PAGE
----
"King Midas" and "Daedalus and Icarus" Comparison Essay

Essay by GroeneHigh School, 12th gradeA+, December 2007

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“King Midas” and “Daedalus and Icarus” Comparison Essay“King Midas” and “Daedalus and Icarus” are two Greek myths. In “King Midas” the king receives a wish from Dionysus after doing him a favour. Midas chooses that everything he touches turns to gold. “Daedalus and Icarus” focuses on the main character’s escape from King Minos’ captivity. Daedalus invents wings to escape, but his son does not follow his advice and flies too high. This causes the sun to melt the wax holding his wings together and Icarus plummets towards his death. Both myths show some of the morals and philosophies of the Ancient Greeks. “King Midas” and “Daedalus and Icurus” convey Greek morals, such as hubris and the golden mean through their main characters.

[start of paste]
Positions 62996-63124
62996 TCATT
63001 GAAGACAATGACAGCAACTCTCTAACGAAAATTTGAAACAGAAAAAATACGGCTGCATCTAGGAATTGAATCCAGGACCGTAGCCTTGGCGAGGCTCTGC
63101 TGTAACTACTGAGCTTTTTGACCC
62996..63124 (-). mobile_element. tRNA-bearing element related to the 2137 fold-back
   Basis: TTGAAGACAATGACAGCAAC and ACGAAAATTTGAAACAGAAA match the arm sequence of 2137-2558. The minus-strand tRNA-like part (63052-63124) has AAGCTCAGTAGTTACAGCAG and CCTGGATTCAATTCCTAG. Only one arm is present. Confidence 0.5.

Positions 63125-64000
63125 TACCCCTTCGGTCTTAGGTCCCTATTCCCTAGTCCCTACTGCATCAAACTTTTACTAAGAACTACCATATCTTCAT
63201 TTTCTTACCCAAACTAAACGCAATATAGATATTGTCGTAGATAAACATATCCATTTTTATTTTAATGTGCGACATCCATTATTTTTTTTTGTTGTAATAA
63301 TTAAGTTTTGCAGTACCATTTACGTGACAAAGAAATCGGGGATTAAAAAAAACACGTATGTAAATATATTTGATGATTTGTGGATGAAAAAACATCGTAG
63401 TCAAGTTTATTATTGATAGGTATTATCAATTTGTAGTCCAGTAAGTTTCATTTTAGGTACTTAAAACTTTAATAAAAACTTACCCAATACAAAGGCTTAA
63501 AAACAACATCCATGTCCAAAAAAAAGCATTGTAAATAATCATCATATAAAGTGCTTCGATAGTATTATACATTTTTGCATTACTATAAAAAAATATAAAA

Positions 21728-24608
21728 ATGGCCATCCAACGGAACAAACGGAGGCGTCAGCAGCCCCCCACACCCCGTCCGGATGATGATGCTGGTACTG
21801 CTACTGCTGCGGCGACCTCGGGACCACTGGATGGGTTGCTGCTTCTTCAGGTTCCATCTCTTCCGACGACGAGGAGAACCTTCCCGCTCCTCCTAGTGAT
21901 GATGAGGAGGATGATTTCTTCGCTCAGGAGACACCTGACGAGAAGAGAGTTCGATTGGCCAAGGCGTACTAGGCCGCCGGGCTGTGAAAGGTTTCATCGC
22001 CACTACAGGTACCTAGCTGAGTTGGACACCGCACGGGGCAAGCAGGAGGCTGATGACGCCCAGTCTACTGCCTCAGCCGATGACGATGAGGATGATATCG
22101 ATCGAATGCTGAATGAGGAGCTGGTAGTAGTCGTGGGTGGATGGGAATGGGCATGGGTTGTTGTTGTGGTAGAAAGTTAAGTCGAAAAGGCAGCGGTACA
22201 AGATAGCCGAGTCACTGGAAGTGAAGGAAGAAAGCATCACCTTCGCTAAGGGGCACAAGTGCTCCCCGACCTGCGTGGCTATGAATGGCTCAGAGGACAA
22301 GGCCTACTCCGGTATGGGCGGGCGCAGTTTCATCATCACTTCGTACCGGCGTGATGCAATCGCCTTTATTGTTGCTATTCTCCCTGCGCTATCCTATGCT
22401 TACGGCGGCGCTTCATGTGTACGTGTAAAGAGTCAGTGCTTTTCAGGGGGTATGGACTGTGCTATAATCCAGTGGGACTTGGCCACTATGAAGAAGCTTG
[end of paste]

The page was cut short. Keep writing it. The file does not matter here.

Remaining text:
Hubris in Ancient Greece meant over-confidence or extreme arrogance over one’s ability. In “King Midas”, the main character, Midas, unknowingly makes a foolish decision, by wishing that everything he touches turns to gold.

When his gift becomes a liability because his food is also turning into gold, he asks for the forgiveness and pity of the Gods. Dionysus responds to this plea and tells him how to get rid of his “golden touch”. This shows that the Ancient Greeks only considered an act to be hubris, when the person in question was very arrogant and cocky about his ability. King Midas was foolish, but he realized that he had made a mistake. He asked for forgiveness and the Gods took pity on him. This shows that the Ancient Greeks valued humility and did not like overconfidence in the form of hubris. On the other hand the “Daedalus and Icarus” myth demonstrates what happens when hubris takes over, through the character...